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A couple of days after announcing that he won’t seek re-election in 2012 and plans to retire from Congress at the end of next year, Rep. Barney Frank, D-Mass., ranking member on the House Financial Services Committee, told AdvisorOne on Thursday that he “doesn’t like” his committee chairman’s bill calling for a self-regulatory organization (SRO) for advisors.
Frank told AdvisorOne, after addressing attendees at the Consumer Federation of America’s (CFA) financial services conference in Washington, that GOP lawmakers’ excuse that an SRO for advisors is needed because the Securities and Exchange Commission (SEC) lacks the resources to handle advisor exams doesn’t hold water. Frank has been a staunch proponent of boosting funding for the SEC.
A new draft of House Financial Services Committee Chairman Rep. Spencer Bachus’ bill calling for an SRO for advisors is expected out soon, possibly before Congress’ tentative Dec. 18 break. The Dec. 18 recess date is a moving target, as Congress has yet to resolve several tax issues, namely the payroll tax cut which expires at the end of the year.
While Frank will remain a tough and influential legislator throughout 2012, his status as a ranking member on the financial services committee likely won’t prevent an SRO bill from being reported out of his committee. However, his objections to such legislation “can create a strong partisan bill” that reaches the House floor and “sends a signal” to the Senate about the problems associated with an SRO, Marilyn Mohrman-Gillis, managing director of public policy for the Certified Financial Planner (CFP) Board of Standards, told AdvisorOne.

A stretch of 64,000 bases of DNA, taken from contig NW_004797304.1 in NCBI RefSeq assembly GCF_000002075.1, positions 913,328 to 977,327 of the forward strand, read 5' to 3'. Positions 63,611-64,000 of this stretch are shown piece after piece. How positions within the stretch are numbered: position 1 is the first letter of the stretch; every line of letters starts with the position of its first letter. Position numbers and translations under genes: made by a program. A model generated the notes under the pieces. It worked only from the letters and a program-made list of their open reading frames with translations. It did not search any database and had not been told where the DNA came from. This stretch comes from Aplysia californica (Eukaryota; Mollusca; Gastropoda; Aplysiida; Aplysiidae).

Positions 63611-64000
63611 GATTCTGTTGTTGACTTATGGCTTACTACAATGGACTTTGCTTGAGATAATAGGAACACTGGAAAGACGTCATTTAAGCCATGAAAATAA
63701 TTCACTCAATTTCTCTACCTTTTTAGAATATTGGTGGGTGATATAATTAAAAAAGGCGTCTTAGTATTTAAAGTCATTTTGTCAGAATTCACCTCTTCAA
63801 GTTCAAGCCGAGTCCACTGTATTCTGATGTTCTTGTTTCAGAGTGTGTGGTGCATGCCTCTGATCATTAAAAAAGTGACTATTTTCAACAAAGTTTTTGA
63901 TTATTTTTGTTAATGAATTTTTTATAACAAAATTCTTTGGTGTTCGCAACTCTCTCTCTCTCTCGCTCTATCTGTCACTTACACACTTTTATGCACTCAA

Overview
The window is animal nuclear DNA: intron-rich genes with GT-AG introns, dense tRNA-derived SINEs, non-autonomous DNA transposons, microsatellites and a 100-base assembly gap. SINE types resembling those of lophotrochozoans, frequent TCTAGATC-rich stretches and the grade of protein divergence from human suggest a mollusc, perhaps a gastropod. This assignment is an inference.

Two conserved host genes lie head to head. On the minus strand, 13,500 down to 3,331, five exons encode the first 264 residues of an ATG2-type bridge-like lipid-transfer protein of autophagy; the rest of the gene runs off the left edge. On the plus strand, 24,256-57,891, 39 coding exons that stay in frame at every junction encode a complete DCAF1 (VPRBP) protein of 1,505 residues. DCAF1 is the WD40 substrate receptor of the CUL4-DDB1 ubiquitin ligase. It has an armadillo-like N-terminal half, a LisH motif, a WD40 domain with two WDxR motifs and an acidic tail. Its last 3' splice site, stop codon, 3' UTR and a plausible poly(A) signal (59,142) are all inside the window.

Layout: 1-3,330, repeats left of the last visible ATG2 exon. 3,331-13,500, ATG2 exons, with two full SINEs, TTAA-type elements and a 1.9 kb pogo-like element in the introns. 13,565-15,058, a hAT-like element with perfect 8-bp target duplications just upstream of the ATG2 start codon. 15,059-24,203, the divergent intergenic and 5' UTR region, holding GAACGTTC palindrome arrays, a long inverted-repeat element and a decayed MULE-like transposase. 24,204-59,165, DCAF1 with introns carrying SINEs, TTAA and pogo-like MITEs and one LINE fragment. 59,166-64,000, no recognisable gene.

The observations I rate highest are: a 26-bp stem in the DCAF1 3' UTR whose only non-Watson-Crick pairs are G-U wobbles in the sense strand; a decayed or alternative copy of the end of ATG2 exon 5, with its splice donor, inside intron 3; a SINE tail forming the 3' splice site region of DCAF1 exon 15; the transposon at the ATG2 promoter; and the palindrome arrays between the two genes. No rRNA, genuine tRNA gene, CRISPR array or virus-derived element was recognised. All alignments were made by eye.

An SRO bill already looks to be a tough sell in the Senate.
The SEC can’t move forward with an SRO until Congress enacts legislation telling it to do so. Bachus’ proposed bill would shift regulation and oversight of investment advisors to the Financial Industry Regulatory Authority (FINRA) or another private regulator, except for certain advisors whose assets under management are concentrated in mutual funds, private funds, or large clients.
Ken Bentsen, executive VP of public policy and advocacy at the Securities Industry and Financial Markets Association (SIFMA), told CFA attendees that SIMFA would like to see Bachus’ SRO bill “move” forward. While SIFMA supports an SRO for advisors, Bentsen said, “We haven’t come to the view that it ought to be FINRA” even though “a lot of [SIFMA’s] dual registrants believe it should; not because they are ‘in love’ with FINRA but because we have a ‘healthy relationship’ with FINRA.”
Lawranne Stewart, deputy chief counsel for Barney Frank’s office, who sat on the same panel with Bentsen to discuss the future of securities regulation, said that an SRO for advisors “will be a hot topic for a while.”
Barbara Roper (left), director of investor protection for CFA, who sat on the same panel with Stewart and Bentsen, reiterated the fact that CFA “removed its opposition” to an SRO when it saw there was no chance Congress would award the SEC additional funding, something CFA has continually fought for.
During Frank's press conference on Monday from his home state announcing his retirement, he acknowledged that the “very substantial changes” in congressional redistricting was a primary reason he decided not to seek re-election, adding that such redistricting changes would take him away from serving his current constituents and protecting financial reform—one of his top goals.
Frank told attendees at the CFA event that the “public is committed to the financial reform bill continuing.”
Frank went on to say that “one of the gravest public policy mistakes Congress made this year” was the failure to increase funding for the Commodity Futures Trading Commission (CFTC). Despite having to regulate the derivatives market, and complaints of lax oversight of firms like failed MF Global, the House proposed that the CFTC get 15% less in funding in 2012 than it had this year, Frank said.
Also, the committee Frank sits on passed three bills on Wednesday to loosen derivatives rules in the Dodd-Frank Act that many had complained were too broad. The full House will now vote on them.